Thursday, 18 October 2012

A Tale of Two Cities: San Sebastian vs Brighton and Hove

4 san sebastian P9156630 COM 2 Great news: today's Argus included my article comparing Brighton with San Sebastian. Not such great news: it was published under the headline “Lot to learn from Spanish cycling ways.” Newspapers favour stories which play into a conflict - like motorists vs cyclists - but that wasn’t the point of my article, which was actually about re-modelling Brighton and Hove to be more like San Sebastian: improving the quality of life for visitors and residents, and not just cyclists (although it’s better for cyclists too!)

Here's the original (uncut) article - under it's original title.

A Tale Of Two Cities: San Sebastian vs Brighton And Hove

It was interesting to read in the Argus that Brighton and Hove came a ’narrow second' to Spain’s San Sebastian in the CIVITAS ‘City of the Year’ award in a competition to assess sustainable urban mobility.
By coincidence, I have just returned from a summer holiday in Northern Spain, where I was lucky enough to visit the cities of Santander, Bilbao and San Sebastian, as well as many smaller towns and villages. One thing really stood out: great swathes of these cities and towns have been re-designed to be car-free and car-lite. All were thronged with people walking and cycling as a pleasant, easy, safe and un-polluting way to get around. Although cafes and restaurants were full of people enjoying the delicious cuisine, I saw few signs of obesity. And the shops on these car free streets were busy - in an economic climate that is more challenging than that of the UK.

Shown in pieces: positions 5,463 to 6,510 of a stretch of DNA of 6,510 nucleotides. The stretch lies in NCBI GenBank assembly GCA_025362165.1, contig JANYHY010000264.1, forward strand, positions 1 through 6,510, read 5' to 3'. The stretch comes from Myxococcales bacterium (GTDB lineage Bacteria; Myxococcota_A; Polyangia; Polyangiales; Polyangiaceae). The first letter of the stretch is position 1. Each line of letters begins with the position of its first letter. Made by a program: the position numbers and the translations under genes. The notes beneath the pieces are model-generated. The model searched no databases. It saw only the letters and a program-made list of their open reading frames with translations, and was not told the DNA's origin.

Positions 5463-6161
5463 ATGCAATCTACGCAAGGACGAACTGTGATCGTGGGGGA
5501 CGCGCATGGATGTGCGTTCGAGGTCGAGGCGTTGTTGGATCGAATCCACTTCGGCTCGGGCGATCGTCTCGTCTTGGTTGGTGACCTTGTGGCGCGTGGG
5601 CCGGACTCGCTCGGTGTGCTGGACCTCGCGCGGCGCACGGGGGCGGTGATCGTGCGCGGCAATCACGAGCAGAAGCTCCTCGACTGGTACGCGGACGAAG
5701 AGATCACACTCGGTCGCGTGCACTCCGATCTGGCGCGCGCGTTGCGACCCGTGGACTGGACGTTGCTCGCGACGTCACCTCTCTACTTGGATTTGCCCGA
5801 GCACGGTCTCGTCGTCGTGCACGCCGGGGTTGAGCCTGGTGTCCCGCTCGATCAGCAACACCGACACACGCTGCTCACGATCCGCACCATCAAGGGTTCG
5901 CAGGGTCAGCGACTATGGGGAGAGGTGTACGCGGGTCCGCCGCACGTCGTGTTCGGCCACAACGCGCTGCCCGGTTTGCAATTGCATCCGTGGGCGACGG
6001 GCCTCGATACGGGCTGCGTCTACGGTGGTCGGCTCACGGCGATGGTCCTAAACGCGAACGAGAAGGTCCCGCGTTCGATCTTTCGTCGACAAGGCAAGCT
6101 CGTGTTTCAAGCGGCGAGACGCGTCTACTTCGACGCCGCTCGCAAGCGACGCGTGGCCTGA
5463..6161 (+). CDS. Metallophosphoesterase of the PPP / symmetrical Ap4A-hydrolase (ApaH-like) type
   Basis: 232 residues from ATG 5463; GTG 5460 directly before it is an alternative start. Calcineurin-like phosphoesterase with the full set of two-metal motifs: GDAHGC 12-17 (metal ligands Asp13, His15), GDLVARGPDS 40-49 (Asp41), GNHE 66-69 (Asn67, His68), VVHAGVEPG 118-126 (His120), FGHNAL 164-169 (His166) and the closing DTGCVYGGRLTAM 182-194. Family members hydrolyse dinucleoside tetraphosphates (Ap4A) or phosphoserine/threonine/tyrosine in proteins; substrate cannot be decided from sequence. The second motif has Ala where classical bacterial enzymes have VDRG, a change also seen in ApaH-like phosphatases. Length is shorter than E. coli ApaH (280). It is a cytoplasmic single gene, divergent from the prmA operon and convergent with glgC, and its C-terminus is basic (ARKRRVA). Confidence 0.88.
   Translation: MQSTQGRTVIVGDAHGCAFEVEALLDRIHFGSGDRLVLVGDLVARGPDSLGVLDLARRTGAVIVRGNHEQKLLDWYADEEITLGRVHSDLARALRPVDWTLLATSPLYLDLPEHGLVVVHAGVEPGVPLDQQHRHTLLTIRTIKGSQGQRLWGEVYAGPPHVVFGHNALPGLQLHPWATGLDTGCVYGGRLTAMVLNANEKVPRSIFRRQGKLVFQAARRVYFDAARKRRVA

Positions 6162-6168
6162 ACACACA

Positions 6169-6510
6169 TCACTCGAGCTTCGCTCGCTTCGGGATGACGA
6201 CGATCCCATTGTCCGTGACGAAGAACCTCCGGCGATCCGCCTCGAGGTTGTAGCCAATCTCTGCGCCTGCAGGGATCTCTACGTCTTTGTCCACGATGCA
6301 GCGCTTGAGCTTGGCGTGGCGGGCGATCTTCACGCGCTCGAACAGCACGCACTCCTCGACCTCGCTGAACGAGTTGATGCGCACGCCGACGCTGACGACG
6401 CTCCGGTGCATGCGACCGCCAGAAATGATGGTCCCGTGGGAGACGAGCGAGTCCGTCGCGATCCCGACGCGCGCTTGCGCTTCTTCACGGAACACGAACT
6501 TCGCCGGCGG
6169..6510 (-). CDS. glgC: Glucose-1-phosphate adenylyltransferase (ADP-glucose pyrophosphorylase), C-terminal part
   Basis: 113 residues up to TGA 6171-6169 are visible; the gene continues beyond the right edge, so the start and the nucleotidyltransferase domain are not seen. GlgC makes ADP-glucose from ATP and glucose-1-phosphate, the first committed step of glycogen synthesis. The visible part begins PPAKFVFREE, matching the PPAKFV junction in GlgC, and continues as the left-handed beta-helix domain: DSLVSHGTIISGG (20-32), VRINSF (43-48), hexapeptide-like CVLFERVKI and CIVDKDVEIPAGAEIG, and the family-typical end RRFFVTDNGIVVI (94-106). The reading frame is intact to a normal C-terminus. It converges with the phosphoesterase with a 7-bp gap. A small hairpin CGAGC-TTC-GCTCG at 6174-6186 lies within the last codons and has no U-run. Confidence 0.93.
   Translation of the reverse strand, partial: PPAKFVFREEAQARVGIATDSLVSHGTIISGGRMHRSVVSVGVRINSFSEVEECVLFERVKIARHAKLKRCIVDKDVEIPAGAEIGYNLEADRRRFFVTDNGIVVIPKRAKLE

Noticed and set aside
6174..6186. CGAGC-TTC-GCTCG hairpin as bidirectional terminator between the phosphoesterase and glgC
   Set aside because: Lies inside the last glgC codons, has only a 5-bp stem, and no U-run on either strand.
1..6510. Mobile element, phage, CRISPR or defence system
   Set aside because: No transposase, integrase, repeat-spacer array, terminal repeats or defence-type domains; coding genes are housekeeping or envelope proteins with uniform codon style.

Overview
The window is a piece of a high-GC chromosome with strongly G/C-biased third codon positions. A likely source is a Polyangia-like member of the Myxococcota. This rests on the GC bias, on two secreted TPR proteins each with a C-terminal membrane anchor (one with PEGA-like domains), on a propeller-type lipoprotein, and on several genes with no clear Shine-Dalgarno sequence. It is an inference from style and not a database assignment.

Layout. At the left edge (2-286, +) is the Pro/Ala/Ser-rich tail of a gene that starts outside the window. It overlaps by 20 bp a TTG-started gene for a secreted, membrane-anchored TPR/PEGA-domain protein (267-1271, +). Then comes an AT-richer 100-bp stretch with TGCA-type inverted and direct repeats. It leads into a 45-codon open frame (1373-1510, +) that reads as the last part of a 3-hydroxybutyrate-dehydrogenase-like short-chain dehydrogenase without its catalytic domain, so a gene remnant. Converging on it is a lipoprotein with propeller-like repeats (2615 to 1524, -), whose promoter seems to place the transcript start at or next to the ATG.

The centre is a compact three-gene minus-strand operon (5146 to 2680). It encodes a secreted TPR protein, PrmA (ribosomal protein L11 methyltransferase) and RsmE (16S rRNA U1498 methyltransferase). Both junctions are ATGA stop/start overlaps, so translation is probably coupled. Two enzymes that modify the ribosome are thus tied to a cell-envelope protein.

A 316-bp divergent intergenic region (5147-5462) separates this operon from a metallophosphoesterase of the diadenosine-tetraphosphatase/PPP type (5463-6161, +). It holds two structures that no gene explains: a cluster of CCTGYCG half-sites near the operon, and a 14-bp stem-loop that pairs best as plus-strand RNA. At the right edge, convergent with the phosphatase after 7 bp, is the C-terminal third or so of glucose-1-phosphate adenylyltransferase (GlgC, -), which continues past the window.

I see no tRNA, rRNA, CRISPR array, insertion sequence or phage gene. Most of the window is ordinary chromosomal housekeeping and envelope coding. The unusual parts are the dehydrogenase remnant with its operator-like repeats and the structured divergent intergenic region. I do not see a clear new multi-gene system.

BLOG P9197002 COM

 In Brighton and Hove there are currently several schemes in the pipeline designed to reduce the dominance of motor traffic, including plans for Seven Dials, Valley Gardens, the Old Town and the Lewes Road. All will help make us a little bit more like these cities in Northern Spain. Yet whenever such a scheme is announced, the columns and comment pages in the Argus fill up with drivers bewailing the effects. It's time that the silent majority - those of us who are expected to put up with cars dominating the public space that we should all be able to enjoy – make our voices heard. The same goes for the endless tirades about parking, which are often accompanied by evidence-free comments about car parking being necessary for economic prosperity - a link that research does not support.

BLOG P9197009 COM
San Sebastian is, in many respects, similar to Brighton and Hove. We are a city of around 250,000 inhabitants compared with San Sebastian’s 180,000. Both cities are coastal holiday destinations with great city beaches (although Brighton is famously pebbly, whilst San Sebastian has golden sand). Both cities have very good public transport, impressive architecture, a warm maritime climate and attract a boho crowd keen on surfing and water sports. Both are full of great places to drink, eat and meet. San Sebastian has an international film festival, Brighton has Britain’s second biggest arts festival. But unlike Brighton and Hove, San Sebastian has had a long term policy to reduce on-street parking and re-allocate the freed-up space for pedestrians and cyclists. Motor traffic has been removed from many roads to improve conditions for pedestrians and enable a joined-up network of segregated safe cycle lanes to be put in place. In the city centre the default speed limit is 30kph (20mph), and there are no guard rails or A boards to get in the way. So when it comes to maximising the potential of our city, although we came a narrow second, we have a lot to learn from San Sebastian. Hasta mañana.

No comments:

Post a Comment